The good rainfall has been insufficient in many areas to replenish stock water supplies, which is of concern given the likelihood of warmer daytime temperatures during February to April. Yearly streamflow analysis indicated below average run off over areas of the north west, central and northern tablelands, central west, Riverina, Hunter valley, the Sydney basin and areas of the north coast. Storm rainfall has resulted in run off in some of these areas, but not in others. Well below average streamflow has occurred across areas of the tablelands, Riverina, north west and central west over the last two years.

NSW Seasonal Conditions Report – February 2015

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Seasonal outlook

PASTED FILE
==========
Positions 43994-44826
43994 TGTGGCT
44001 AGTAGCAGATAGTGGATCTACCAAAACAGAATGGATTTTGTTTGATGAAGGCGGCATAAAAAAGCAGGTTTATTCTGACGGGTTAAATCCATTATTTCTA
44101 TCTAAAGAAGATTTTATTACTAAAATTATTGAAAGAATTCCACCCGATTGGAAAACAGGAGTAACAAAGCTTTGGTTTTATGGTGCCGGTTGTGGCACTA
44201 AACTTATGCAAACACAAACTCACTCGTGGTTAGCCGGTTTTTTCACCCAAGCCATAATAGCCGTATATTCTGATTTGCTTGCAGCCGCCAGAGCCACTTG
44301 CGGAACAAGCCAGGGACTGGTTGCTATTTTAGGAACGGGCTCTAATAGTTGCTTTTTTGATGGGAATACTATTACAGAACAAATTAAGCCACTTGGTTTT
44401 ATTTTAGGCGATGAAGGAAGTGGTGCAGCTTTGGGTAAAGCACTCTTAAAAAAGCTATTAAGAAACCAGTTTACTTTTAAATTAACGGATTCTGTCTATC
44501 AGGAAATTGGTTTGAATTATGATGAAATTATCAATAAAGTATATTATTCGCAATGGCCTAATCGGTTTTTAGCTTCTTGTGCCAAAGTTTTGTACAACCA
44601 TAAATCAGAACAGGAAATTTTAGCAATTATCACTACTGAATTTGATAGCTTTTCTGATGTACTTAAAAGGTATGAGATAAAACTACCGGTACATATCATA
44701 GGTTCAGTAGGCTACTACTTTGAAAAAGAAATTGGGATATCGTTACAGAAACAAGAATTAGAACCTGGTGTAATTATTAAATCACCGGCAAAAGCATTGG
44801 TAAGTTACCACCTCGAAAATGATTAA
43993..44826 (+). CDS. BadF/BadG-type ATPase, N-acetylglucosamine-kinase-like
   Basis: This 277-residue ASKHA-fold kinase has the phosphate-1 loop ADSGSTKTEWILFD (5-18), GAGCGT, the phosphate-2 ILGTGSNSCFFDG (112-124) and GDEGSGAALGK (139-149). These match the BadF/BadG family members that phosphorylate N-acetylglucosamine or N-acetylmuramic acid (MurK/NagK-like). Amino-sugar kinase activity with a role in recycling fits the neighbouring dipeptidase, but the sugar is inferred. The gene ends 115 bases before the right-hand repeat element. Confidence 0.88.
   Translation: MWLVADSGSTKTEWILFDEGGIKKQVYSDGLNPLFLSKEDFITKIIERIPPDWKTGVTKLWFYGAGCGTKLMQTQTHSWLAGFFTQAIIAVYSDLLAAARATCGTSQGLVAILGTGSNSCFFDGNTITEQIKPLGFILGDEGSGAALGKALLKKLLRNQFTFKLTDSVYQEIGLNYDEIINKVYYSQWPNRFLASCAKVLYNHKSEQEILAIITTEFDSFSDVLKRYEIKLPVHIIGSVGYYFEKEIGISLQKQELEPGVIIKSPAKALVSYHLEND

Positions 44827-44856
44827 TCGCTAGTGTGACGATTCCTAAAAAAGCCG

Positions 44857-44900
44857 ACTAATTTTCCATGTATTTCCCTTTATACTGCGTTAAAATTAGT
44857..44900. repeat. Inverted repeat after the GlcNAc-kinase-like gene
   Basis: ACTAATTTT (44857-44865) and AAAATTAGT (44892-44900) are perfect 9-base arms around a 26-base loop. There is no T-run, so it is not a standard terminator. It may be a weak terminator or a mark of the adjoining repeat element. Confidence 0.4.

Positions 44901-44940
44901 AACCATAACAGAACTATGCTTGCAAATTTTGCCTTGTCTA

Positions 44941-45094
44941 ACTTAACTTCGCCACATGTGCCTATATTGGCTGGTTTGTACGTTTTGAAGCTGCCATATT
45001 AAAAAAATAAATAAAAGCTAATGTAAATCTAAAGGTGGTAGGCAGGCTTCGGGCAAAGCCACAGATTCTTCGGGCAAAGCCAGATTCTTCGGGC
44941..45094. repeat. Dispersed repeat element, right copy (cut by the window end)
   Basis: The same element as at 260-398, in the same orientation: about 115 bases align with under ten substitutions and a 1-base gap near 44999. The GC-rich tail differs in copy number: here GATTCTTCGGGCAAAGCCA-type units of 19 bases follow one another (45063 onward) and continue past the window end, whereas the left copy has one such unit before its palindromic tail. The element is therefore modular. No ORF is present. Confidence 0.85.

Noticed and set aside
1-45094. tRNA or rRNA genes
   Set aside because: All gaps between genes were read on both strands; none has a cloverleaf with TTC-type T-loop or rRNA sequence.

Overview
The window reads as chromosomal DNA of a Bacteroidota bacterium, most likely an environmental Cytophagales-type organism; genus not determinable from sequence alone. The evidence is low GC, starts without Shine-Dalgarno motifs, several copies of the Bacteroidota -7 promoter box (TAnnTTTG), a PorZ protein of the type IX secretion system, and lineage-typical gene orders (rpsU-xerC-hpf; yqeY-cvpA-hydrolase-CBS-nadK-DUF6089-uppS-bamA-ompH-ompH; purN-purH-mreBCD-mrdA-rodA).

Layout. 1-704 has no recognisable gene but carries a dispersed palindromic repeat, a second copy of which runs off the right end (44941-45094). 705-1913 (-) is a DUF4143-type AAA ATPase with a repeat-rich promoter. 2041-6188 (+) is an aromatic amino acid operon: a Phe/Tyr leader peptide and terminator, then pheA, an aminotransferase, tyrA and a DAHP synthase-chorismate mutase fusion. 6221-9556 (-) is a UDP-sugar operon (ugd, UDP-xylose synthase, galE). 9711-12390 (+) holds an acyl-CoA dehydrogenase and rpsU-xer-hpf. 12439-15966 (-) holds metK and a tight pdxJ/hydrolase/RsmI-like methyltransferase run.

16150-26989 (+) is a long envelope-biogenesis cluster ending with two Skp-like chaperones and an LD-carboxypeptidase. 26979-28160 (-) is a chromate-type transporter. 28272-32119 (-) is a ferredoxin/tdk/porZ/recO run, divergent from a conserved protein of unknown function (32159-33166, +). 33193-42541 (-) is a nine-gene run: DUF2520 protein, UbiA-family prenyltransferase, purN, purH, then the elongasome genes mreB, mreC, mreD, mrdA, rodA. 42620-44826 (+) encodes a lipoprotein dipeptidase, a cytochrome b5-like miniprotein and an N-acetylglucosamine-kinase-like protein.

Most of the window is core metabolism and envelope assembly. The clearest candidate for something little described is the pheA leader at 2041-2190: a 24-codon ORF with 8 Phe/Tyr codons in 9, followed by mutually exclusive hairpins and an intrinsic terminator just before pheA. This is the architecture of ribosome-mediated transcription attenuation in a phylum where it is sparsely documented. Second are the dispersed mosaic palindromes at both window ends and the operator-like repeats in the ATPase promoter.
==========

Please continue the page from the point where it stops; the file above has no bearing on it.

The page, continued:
The latest Bureau of Meteorology seasonal outlook indicates a near-equal chance of drier or wetter than normal conditions between February and April across the majority of southern NSW, the north east and coast. Drier than normal conditions are likely across the north west, northern central west and areas of the central tablelands and far south west. However, the past accuracy for this outlook is low across western and most of southern NSW.

Warmer than normal daytime temperatures are likely across NSW during the period, except across areas of the far south and the far north eastern corner. The past accuracy for this outlook is moderate. Warmer overnight temperatures are likely over most of northern, north eastern and coastal NSW. This includes areas of the northern central west, the Hunter valley, the eastern and northern areas of the central tablelands, the central coast and the south east. There is a near-equal chance of warmer or cooler than normal conditions for the remainder of NSW. However, past accuracy is low for the overnight temperature outlook across most of NSW but moderate across areas of central, north wester and south eastern NSW.